The new dessert mixhas obvious advantages over the hitherto known dessertan'd cake mixes as well as over frozen desserts. The new dessert mixes have a long shelflife without any refrigeration. The preparation of the desserts takes only a few minutes, and they are ready to be eaten without baking or chilling. Furthermore, the dessert mixtures may 'be a completely preportioned mixture of a definite kind, for example, a chocolate cake or a mocha cake,'etc., or it may be a general, more or less neutral cake base or cookie base containing dough, sugar and whatever else is necessary, as will become apparent later in this specification, to which, as desired, other dessert nutrients such ascocoa, chocolate chips, milkpowder, nuts, dates, raisins, etc. and/or flavoring agents might be added, thus permitting a housewife to make an instant cake without baking and give her a last minute choice as to what kind of cake it will be.

The dessert mix can be kept in paper boxes, plastic bags or pouches, metal foil wrappers or any suitable wrapping. However, it is preferred to use a wrapper which will provide a reasonably good water vapor barrier, so as to maintain .a predetermined moisture content in the mix. The mix can be packed in one package, or be divided into several proportioned packages, each containing one or more components of the total mixture.

It may be desirable to provide dry mixes in bulk of which portions thereof are to be used from time to time. In this case, it is desirable to use separate packages of dry mixes, for example, one package containing the large particles of the mix and another package containing smaller particles of the mix, but all packages containing blends which are pre-portioned. Then a predetermined quantity of each package will have to be combined for mixing with water.

The new mix consists mainly of comminuted pre-baked dough, preferably but not necessarily of various particlesizes.

The pre-baked dough particles may, "but by no means have to be partly or fully dehydrated. If the mix is enclosed in an air-tight wrapper, it is advantageous to keep the moisture content of the pre-baked dough particles not higher than substantially 16%, preferably around 10%, to avoid possible mold formation. However, when the dry mix contains a considerable amount of added sugar in powdered or granulated form, the mixture is quite well protected from mold formation, even if the moisture content is higher. Preservatives may or may not be added.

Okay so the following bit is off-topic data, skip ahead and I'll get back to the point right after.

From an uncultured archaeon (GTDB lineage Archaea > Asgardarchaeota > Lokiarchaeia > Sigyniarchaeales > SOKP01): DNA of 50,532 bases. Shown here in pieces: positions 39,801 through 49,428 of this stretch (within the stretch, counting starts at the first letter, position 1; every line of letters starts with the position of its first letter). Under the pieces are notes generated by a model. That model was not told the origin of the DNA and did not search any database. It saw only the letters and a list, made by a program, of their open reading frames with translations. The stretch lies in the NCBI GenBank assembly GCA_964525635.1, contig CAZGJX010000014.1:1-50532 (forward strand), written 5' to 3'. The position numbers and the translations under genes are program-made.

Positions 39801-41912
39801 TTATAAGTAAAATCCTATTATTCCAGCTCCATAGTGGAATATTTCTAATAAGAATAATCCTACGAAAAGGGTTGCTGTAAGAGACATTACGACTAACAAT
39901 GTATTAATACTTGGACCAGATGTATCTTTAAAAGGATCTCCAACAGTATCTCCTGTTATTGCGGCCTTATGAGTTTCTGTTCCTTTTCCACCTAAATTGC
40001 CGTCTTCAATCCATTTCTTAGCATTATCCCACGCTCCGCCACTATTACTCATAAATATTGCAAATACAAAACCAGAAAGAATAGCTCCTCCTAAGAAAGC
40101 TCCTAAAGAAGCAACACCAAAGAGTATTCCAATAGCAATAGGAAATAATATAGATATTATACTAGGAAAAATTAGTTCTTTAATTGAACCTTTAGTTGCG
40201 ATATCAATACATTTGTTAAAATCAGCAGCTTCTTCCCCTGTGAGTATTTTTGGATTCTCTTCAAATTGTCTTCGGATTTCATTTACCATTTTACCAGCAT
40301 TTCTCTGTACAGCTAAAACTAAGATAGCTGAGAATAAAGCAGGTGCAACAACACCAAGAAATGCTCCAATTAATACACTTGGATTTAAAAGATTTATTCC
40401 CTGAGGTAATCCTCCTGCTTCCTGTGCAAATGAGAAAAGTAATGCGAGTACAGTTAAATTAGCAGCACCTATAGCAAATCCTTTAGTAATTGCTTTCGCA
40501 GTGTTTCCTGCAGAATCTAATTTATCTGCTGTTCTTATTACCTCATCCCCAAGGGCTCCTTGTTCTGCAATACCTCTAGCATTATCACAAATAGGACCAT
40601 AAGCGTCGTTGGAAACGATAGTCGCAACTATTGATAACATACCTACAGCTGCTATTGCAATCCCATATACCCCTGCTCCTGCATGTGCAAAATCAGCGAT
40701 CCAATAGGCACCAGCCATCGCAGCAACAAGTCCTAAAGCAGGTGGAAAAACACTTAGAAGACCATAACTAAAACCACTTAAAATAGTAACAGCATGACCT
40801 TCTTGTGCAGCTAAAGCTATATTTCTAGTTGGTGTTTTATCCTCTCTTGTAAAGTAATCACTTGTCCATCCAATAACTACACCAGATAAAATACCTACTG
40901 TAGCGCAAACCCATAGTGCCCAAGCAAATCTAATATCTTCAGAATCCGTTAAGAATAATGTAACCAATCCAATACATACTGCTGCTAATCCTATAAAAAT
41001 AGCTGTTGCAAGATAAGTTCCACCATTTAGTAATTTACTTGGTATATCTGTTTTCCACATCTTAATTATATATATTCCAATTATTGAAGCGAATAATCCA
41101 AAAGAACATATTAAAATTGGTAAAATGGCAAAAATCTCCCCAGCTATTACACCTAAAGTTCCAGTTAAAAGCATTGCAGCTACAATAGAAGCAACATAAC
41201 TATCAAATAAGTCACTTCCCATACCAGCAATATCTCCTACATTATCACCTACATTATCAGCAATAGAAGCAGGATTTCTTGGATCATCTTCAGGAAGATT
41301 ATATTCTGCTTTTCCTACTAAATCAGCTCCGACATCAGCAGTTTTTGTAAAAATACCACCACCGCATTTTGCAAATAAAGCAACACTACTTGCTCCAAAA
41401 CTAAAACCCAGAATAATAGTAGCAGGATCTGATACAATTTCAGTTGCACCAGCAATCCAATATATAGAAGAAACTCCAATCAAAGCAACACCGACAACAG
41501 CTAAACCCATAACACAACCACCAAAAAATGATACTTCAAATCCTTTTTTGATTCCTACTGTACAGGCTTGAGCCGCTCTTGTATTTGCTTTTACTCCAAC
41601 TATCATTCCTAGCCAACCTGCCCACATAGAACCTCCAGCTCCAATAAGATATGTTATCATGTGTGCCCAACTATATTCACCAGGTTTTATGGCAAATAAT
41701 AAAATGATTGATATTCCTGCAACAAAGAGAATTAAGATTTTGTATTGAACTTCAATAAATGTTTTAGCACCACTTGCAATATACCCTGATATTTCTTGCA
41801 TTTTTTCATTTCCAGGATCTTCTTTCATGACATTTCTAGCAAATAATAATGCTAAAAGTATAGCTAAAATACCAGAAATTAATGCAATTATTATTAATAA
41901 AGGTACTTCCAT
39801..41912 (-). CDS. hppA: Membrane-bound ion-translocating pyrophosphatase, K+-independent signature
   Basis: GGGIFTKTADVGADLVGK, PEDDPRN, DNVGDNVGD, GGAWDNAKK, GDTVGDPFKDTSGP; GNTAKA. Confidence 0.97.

To these pre-baked dough particles is added an edible binder or adhesive which can 'be activated by water or by an aqueous beverage, such as milk, coffee, Wine, diluted liquor, fruit juices, etc. The activating liquid can be cold or warm; it can also be carbonated. This added edible binder is either in the form of a fine powder thoroughly intermixed with the pre-baked dough particles and/ or whatever other ingredients are in the dry-mix, or is built into the dough particles, provided that the dough is formulated and pre-baked in such a way that the property of the binder to remain activata'ble by water is not destroyed. The granulated or powdered binder can also be packed separately, either alone or together with one or more of the other ingredients of the mix. The contents of such separate package, containing the binder, may be added to the base mix, either dry or dissolved in water, at the time the dessert mix is activated and the dessert is being prepared. Another way of adding a water-activatable binder is by coating pre-baked dough particles with an edible binder which lends itself to such coating procedure. The coating is carried out by first preparing a concentrated solution of a readily soluble binder in water; this solution is then sprayed as a very fine mist into the particles from several directions while they are kept in motion. Temperature conditions, air movement and distance between the spray nozzle and the particles are controlled in such a way that the droplets are almost dry when they hit the particles. After spraying, the particles are kept in motion until completely dry to prevent agglomeration.